Start List of Subjects

List of Subjects

14 CFR Part 27

  • Aircraft
  • Aviation safety

14 CFR Part 29

  • Aircraft
  • Aviation safety
End List of Subjects

The Proposed Amendment

In consideration of the foregoing, the Federal Aviation Administration proposes to amend chapter I of title 14, Code of Federal Regulations as follows:

Start Part

PART 27—AIRWORTHINESS STANDARDS: NORMAL CATEGORY ROTORCRAFT

End Part Start Amendment Part

1. The authority citation for part 27 continues to read as follows:

End Amendment Part Start Authority

Authority: 49 U.S.C. 106(g), 40113, 44701-44702, 44704.

End Authority Start Amendment Part

2. Amend § 27.87 by revising the section heading and paragraph (a) introductory text to read as follows:

End Amendment Part
Height-velocity envelope.

(a) If there is any combination of height and forward speed (including hover) under which a safe landing cannot be made under the applicable power failure condition in paragraph (b) of this section, a limiting height-velocity envelope must be established (including all pertinent information) for that condition, throughout the ranges of—

* * * * *
Start Amendment Part

3. Amend § 27.903 by revising paragraph (d) to read as follows:

End Amendment Part
Engines.
* * * * *

(d) Restart capability. (1) A means to restart any engine in flight must be provided.

(2) Except for the in-flight shutdown of all engines, engine restart capability must be demonstrated throughout a flight envelope for the rotorcraft.

(3) Following the in-flight shutdown of all engines, in-flight engine restart capability must be provided.

Start Amendment Part

4. Amend § 27.1305 by revising paragraphs (e), (k) introductory text, (n), and (o) to read as follows:

End Amendment Part
Powerplant instruments.
* * * * *

(e) A means to indicate manifold pressure for each altitude engine.

* * * * *

(k) A means to indicate the r.p.m. of each engine and at least one tachometer, as applicable, for:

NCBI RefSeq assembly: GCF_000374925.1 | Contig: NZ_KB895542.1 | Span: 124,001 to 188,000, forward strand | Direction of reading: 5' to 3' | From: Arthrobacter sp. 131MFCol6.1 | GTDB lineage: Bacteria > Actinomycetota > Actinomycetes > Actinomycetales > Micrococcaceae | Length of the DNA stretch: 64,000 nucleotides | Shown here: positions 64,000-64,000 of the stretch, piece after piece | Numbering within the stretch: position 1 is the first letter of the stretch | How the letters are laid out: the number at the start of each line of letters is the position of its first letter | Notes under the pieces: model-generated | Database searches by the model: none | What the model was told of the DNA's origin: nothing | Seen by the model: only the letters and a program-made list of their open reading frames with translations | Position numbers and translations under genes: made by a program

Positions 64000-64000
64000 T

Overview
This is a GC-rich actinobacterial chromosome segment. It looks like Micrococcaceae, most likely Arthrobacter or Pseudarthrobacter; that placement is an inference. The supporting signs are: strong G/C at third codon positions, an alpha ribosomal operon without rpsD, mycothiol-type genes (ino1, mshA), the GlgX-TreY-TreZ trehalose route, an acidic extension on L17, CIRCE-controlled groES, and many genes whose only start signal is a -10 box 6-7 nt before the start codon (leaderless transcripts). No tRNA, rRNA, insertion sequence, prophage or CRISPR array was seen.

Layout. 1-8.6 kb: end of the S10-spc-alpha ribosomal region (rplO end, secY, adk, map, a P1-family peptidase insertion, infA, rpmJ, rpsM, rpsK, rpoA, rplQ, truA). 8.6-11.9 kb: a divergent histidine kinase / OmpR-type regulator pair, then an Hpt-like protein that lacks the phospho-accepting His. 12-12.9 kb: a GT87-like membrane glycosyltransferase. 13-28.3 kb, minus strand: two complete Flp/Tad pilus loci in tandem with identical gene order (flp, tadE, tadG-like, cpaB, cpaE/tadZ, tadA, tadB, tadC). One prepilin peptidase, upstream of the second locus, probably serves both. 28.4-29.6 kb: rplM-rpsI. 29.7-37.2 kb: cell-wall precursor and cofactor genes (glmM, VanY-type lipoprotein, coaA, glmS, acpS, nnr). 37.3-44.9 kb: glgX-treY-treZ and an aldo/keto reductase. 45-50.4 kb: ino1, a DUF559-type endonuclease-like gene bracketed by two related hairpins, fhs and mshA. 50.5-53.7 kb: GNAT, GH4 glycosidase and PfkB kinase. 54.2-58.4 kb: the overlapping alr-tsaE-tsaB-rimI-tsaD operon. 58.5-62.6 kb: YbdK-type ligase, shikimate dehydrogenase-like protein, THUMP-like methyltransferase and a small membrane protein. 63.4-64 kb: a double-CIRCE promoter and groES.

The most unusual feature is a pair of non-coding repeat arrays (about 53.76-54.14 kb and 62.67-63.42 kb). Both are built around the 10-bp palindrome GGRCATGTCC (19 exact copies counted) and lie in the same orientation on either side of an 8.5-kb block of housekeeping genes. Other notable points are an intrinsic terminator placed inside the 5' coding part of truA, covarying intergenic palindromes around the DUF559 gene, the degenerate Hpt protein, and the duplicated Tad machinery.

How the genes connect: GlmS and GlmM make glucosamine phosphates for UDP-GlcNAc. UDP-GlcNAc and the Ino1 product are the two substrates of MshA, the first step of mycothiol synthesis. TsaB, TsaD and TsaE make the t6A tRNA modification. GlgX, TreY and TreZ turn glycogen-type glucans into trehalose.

* * * * *

(n) A means to indicate the gas temperature for each turbine engine.

(o) A means to enable the pilot to determine the torque of each turbine engine, if a torque limitation is established for that engine under § 27.1521(e).

* * * * *
Start Amendment Part

5. Revise § 27.1309 to read as follows:

End Amendment Part
Equipment, systems, and installations.

The equipment, systems, and installations whose functioning is required by this subchapter must be designed and installed to ensure that they perform their intended functions under any foreseeable operating condition. For any item of equipment or system whose failure has not been specifically addressed by another requirement in this chapter, the following requirements also apply:

(a) The design of each item of equipment, system, and installation must be analyzed separately and in relation to other rotorcraft systems and installations to determine and identify any failure that would affect the capability of the rotorcraft or the ability of the crew to perform their duties in all operating conditions.

(b) Each item of equipment, system, and installation must be designed and installed so that:

(1) The occurrence of any catastrophic failure condition is extremely improbable;

(2) The occurrence of any minor failure condition is no more than probable; and

(3) For the occurrence of any other failure condition, the probability of the failure condition must be inversely proportional to its consequences.

(c) A means to alert the crew in the event of a failure must be provided when an unsafe system operating condition exists to enable them to take corrective action. Systems, controls, and associated monitoring and crew alerting means must be designed to minimize crew errors that could create additional hazards.